Wemyss Caves
Caves To See
Court Cave
Doo Cave
New Cave
Fern Cave
Well Cave
Unamed Cave
Jonathans Cave
Sloping Cave
White Cove Cave
Gassworks Cave
Glass Cave
Green Jeans Cave
Drawings Gallery
Drawings Gallery
  Glass Cave (Closed)  
Last century there was a large cave on the west side of the Michael Colliery named the Glass Cave.
In 1610, Sir George Hay, Lord Clerk to the Registrar and later Lord Kinnoul, established a glassworks in this cave. This was one of the earliest glassworks in Scotland. The work carried on at a considerable loss as the demand was not particularly heavy.
1619 Privy Council report to James VI: ‘Income for glass for a year would not meet one month’s bill at the works’.
1691 Works still active.

Glass Cave
1698 David, Second Earl of Wemyss obtained an Act of Parliament to make certain kinds of glass.

1790 Mr Gibb, who was the Parish Minister, wrote, “This cave is 200 feet (60 metres) in length, 100 feet (30 metres) broad and about 30 feet (9 metres) in height. A tackman for glassworks fitted it up about 60 years ago. Soon after work commenced, the man became bankrupt and the buildings were allowed to go into ruin.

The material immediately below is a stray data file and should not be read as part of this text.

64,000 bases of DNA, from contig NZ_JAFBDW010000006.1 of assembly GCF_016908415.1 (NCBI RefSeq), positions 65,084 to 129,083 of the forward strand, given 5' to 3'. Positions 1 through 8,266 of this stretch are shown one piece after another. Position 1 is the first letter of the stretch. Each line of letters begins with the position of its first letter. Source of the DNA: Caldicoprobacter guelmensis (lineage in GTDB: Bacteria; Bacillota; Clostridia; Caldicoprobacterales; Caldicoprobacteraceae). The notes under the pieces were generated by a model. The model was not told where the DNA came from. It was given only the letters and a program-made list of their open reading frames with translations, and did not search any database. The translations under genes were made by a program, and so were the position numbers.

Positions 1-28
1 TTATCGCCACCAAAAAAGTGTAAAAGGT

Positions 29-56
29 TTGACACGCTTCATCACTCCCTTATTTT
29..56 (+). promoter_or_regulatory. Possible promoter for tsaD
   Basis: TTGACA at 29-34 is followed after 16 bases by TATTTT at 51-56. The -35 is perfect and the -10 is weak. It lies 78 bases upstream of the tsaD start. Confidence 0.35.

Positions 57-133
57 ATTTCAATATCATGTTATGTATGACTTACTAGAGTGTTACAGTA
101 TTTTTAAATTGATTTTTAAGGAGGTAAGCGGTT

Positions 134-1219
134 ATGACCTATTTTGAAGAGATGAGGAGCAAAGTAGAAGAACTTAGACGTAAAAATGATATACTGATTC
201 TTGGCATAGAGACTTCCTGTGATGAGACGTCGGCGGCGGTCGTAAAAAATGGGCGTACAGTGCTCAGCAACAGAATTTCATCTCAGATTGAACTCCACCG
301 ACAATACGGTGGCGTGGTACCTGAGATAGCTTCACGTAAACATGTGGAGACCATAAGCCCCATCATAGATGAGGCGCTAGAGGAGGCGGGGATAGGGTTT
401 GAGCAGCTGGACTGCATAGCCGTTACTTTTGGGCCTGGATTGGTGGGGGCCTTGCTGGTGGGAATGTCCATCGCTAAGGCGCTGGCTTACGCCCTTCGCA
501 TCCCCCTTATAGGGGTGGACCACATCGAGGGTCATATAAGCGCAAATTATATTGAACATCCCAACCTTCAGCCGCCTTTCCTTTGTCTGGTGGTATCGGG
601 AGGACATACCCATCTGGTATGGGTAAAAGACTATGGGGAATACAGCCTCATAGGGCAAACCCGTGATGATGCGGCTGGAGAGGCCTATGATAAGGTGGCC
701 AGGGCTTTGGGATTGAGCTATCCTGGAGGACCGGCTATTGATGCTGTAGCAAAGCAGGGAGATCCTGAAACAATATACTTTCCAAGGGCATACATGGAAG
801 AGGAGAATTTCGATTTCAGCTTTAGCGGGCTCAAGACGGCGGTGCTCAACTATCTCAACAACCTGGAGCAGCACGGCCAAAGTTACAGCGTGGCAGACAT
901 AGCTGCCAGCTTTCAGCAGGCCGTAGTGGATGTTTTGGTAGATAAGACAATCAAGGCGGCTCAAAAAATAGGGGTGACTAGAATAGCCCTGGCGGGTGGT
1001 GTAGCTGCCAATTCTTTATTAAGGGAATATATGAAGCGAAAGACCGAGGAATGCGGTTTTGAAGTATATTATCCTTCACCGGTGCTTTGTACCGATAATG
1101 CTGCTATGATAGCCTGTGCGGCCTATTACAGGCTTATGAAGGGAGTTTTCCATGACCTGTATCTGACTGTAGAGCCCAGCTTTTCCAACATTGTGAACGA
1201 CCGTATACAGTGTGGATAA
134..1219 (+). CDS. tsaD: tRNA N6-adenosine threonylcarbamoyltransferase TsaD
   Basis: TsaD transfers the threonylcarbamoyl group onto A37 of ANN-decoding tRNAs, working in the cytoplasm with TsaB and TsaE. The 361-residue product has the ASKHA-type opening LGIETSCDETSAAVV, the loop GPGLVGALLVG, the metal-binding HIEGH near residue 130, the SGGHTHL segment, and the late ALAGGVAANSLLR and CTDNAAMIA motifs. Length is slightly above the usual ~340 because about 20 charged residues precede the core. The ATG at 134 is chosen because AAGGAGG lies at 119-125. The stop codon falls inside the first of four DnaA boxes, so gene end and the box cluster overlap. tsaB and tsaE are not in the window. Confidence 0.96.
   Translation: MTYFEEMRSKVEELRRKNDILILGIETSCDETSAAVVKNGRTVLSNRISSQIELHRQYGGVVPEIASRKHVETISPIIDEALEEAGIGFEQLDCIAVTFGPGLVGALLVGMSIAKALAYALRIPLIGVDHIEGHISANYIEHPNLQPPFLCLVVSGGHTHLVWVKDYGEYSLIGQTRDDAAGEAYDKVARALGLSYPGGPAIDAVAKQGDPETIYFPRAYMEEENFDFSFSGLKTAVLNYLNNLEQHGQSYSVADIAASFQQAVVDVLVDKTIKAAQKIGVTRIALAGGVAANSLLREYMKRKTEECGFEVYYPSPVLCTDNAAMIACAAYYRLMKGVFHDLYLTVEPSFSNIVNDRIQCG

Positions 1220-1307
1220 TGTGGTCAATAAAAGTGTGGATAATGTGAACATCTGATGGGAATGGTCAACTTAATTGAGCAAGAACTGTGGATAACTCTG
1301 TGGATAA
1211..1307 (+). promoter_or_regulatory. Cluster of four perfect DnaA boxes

1898 the Michael Colliery shafts were sunk a little to the east of the Cave. In the course of time the upper seams of coal were worked under the Cave and on an evening in 1901 the Cave collapsed and is now filled in with red from the colliery.
Cattle often used the cave as a shelter from the sun. It is also said to have had a chimney in the centre of the roof. The last hole of the Wemyss Golf Course lay at one of the entrances. A blocked up entrance can still be seen beside the Coastal Path, which passes through the site of the old Michael Colliery.

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